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A potentially hazardous asteroid that had a small chance of smashing into Earth this September isn't heading for our planet after all.
Astronomers ruled out the asteroid's chance of impact with Earth after they were not able to spot it within the area of its predicted collision course, making it the first time an asteroid impact was ruled out based on "non-detection."
Asteroid - QV89 - Aug - Catalina - Sky
The asteroid, named 2006 QV89, was discovered on Aug. 29, 2006 by the Catalina Sky Survey near Tucson, Arizona. It measures between 70 to 160 feet (20 to 50 meters) in diameter, or somewhere between the length of a bowling alley and the width of a football field. Observations suggested that it had a one-in-7,000 chance of impacting Earth on Sept. 9, 2019.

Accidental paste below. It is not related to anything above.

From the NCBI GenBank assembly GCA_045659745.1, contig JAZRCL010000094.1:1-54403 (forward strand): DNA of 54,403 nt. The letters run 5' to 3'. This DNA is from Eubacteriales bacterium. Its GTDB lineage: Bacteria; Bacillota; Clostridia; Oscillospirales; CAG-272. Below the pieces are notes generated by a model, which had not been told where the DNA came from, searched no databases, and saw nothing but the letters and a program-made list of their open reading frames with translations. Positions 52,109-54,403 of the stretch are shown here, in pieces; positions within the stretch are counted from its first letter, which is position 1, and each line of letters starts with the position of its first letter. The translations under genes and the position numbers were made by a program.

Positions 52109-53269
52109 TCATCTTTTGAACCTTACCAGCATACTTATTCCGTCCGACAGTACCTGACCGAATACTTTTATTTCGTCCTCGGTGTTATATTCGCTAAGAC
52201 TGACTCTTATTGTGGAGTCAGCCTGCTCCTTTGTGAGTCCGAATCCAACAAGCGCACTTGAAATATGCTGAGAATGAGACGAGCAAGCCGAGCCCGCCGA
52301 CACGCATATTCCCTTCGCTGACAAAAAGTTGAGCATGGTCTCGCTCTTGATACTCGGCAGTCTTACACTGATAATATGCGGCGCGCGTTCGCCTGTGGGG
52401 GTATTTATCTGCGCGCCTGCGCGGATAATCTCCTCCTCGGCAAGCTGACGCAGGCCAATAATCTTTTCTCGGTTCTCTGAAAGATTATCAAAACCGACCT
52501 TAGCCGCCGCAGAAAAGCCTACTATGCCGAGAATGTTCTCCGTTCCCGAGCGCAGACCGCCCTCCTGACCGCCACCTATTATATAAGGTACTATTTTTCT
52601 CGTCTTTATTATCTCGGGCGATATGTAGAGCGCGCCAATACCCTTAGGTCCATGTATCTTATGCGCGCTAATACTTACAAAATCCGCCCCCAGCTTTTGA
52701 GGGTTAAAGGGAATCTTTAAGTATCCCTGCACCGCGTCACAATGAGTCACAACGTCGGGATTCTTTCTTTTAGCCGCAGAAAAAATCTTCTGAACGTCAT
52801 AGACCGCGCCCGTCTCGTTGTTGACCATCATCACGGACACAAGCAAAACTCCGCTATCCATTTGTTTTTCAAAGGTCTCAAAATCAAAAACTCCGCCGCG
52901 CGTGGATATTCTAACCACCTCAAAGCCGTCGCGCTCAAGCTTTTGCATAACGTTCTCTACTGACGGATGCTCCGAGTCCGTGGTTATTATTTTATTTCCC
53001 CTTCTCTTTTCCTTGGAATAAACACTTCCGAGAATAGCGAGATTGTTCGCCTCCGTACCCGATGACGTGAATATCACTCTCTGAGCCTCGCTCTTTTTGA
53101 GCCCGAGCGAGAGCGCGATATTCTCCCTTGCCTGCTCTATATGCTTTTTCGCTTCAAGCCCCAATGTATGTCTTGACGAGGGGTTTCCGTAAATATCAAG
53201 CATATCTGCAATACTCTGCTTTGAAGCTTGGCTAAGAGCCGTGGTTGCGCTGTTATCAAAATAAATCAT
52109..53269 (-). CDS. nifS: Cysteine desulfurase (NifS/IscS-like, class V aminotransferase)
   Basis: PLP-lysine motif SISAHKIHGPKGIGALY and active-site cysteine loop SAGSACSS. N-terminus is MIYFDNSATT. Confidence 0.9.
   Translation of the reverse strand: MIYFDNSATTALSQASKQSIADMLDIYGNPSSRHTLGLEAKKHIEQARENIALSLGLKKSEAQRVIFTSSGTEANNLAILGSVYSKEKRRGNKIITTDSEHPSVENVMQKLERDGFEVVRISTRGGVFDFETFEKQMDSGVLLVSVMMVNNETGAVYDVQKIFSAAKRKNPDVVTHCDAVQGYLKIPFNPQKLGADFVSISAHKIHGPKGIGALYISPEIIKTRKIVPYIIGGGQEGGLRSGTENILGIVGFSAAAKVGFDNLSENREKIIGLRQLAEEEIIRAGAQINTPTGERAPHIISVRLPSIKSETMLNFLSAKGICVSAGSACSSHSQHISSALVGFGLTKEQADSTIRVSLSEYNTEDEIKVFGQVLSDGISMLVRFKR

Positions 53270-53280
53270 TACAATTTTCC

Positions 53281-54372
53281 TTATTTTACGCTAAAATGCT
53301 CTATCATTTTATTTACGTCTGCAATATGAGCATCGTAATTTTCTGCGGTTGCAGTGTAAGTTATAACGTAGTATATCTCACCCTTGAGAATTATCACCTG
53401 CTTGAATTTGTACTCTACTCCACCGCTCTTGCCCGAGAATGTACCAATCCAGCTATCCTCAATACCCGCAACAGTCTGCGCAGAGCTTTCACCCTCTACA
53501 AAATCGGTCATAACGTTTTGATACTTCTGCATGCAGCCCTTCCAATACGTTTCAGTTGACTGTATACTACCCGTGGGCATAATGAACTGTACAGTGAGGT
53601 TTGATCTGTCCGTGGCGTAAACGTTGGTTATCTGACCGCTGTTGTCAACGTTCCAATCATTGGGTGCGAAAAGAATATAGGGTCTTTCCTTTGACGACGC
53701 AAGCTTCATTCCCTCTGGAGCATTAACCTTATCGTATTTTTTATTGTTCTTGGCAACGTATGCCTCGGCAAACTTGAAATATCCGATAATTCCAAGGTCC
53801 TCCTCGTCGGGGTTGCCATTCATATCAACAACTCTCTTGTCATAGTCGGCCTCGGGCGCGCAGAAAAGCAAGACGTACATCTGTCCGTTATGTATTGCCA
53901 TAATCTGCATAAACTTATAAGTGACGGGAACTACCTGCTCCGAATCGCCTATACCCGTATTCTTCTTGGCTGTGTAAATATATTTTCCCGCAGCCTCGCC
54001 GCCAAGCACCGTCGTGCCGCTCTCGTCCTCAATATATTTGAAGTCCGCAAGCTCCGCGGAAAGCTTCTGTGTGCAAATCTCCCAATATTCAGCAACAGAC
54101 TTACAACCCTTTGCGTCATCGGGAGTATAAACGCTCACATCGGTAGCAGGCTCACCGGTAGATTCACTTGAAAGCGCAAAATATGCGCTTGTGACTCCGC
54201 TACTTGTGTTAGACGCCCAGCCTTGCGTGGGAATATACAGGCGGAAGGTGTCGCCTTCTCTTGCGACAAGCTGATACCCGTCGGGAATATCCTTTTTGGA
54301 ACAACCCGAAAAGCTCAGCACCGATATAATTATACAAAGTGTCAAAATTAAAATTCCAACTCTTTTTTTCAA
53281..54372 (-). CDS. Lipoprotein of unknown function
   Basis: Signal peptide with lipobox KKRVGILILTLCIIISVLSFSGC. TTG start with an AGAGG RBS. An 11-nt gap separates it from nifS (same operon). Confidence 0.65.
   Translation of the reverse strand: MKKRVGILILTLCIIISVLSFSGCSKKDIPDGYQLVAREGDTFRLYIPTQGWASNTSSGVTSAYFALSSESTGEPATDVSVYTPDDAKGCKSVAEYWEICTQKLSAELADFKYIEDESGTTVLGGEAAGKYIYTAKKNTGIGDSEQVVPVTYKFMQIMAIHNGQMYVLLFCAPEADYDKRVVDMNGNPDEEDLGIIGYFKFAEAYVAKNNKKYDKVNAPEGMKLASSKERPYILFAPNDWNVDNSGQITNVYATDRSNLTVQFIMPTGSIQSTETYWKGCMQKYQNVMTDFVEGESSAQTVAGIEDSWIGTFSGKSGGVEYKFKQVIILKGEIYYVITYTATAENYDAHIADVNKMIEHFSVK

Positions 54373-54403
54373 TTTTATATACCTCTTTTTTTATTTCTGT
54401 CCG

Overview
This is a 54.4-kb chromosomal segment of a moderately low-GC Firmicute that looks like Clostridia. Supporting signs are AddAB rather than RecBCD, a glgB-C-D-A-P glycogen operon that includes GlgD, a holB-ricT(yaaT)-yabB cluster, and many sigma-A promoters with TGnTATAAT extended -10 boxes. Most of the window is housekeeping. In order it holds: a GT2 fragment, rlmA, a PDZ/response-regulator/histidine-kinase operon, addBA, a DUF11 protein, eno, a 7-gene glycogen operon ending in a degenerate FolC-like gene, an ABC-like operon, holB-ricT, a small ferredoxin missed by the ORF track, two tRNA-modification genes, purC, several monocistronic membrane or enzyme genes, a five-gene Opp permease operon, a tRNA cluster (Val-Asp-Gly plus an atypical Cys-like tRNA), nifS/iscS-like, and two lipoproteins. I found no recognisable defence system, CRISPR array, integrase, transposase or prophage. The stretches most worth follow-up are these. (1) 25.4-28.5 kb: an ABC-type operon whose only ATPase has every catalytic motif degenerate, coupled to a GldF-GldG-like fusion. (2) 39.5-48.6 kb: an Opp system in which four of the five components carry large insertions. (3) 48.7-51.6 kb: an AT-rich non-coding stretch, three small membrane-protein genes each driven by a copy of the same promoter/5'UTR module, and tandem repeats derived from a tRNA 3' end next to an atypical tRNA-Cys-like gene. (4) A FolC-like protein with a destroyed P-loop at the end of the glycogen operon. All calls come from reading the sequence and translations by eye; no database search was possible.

After its discovery in 20016, the asteroid was observed for 10 days before disappearing from the astronomers' sight, according to a statement by the European Southern Observatory (ESO). As the date for the potential collision approached, astronomers could only predict the location of the asteroid with very low accuracy, which made it difficult to locate with a telescope.
Order - Asteroid - Collision
In order to confirm whether or not the asteroid was still headed for collision...
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